Today’s readings from the psalms and oracles of the prophets serve as a soundtrack, as it were, for us as we have been considering the beginnings of God’s chosen people, the Israelites, recorded in Genesis. It’s not hard to recognize the same soundtrack plays as a backdrop for our own lives as we grow into our identity as God’s child. In fact, I believe that is why the psalms and oracles are so prevalent in The Liturgy of the Church, the words unite our spirit with the Spirit of God’s voice throughout the ages.
There is a certain word that is often sung or implied as a theme and by heeding it I may receive the LORD’s help as I walk the path of salvation. The word acts as a pop-up reminder to us to remember who we are and to whom we belong as we tread our own way through the high and low places of our journey of salvation. Consider this paraphrase of Psalm 46.
God is [my] refuge and strength,
a very present help in trouble. Therefore [I] will not fear …… Selah
…God is in [my] midst; [I] shall not be moved;
God will help …. Selah
….“Be still, and know that I am God.
I will be exalted among the nations,
I will be exalted in the earth!”…. Selah
The words of the psalmist convey the ever-present help of the LORD to us as the way to mindfulness of the LORD’s quiet presence to us. The psalmist ends each phrase with the word “Selah”, which means “forever” or “to lift up; exalt”, its presence in the psalm is a cue for us to pause or to take a breath allowing our minds to take in what the psalmist has proclaimed. It serves as a sacred and silent interlude for us to receive the LORD’s truth. Within this particular psalm, there is the implication of the “if/then” of the fullness of God’s Covenant with us. He calls the people to “Be still and know that I am God,” to consider what the LORD in his mercy is trying to teach us as we live out our salvation: If you will remain silent, listen and linger with me, then you will know I am your fortress; I will be your salvation! Sounds easy enough, doesn’t it? Yet in practice, it can take a colossal effort to remain silent. I am sometimes tempted to rely on my own judgment to quickly plow through the interruptions of life or become so enamored by the shiny parts of life that I’m distracted from the reality of the LORD’s Covenant with me.
We see this evidenced in what we’ve been reading about the history of God’s people; how fear and pride dogged their path, how they allowed the so-called gods of the culture around them to lose sight of the LORD’s Covenant. Eventually, fatigue from their striving to fit in with the culture wears them down. What I have observed in my own life is that if fear and pride don’t drive me to my knees before the LORD, fatigue certainly will. I need “Selah” for I weary of the tug of war between my own will and the LORD’s will…..that’s just like him, isn’t it? He allows us to come to the end of ourselves where we finally cease striving. It’s as if the LORD says, “Lois, I finally have you where I need you…..now, let’s consider how you are striving to achieve and acquire what comes from Me alone.”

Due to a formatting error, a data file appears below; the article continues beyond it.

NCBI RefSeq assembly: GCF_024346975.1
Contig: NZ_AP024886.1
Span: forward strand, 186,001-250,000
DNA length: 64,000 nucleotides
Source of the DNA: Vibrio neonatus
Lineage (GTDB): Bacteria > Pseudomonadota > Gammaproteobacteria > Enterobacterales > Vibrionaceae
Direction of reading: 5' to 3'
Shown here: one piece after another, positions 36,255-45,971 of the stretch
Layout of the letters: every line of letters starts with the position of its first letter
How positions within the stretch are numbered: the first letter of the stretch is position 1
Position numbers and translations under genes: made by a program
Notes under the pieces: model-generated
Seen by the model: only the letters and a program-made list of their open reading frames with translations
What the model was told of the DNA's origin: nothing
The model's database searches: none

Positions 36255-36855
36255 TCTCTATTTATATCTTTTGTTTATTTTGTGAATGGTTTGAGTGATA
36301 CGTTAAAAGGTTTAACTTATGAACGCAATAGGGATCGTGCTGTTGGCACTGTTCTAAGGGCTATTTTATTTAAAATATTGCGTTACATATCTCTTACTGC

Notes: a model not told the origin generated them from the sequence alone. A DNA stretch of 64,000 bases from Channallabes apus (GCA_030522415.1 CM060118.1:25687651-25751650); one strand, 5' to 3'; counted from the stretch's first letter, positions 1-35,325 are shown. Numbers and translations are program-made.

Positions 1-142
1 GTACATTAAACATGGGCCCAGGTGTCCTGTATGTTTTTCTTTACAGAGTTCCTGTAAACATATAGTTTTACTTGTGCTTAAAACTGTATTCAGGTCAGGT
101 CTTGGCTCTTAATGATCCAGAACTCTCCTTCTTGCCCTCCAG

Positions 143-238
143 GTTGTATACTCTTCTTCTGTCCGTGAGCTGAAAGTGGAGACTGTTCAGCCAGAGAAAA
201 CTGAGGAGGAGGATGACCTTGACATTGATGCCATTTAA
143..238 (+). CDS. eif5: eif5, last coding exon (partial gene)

Two other passages from the psalms and the prophet are included in the Liturgy today that draws our spirit into a “Selah”. From Isaiah 30:15, “By waiting and by calm you shall be saved. In quiet and in trust your strength lies.” And again in Psalm 124 we can imagine the psalmist seated on a mountainside of the rugged terrain of Israel. As he sits there, he is pondering all the “what ifs” of life and remembers the faithfulness of the LORD as his rock and refuge. In that “Selah” a song formulates in his mind and he begins to sing,
If it had not been the Lord who was on my side
when people rose up against me,
then they would have swallowed me up alive,
when their anger was kindled against me;
then the flood would have swept me away,
the torrent would have gone over me;
then over me would have gone
the raging waters.”
Friend, are there “what ifs” in your life? Do you sit still before the LORD as you ponder them?…. Selah
Have you come through a time of celebration and are left with a sense of satisfaction and gratitude?… Selah
Were you following a path set before you when circumstances went sideways for you? …Selah
Has someone you trusted betrayed you? ….Selah
Has the pandemic brought about a financial reversal in your life?… Selah
Do you tend to focus on what the LORD hasn’t done for you?… Selah
When you scurry after pleasures that are passing, do you…Selah?
The joy of our salvation comes through our own willingness to Selah; to be still and know that the LORD is forever faithful and true. Only He can truly satisfy.
LORD God, remind us that nothing is new under the sun. You never change and your responses to our own choices are the same as they were to our ancestors in the faith. LORD, you are faithful and true even when we are not. Slow us down, train us to embrace “Selah” in our posture before you.
In the name of the Father and the Son and the Holy Spirit. Amen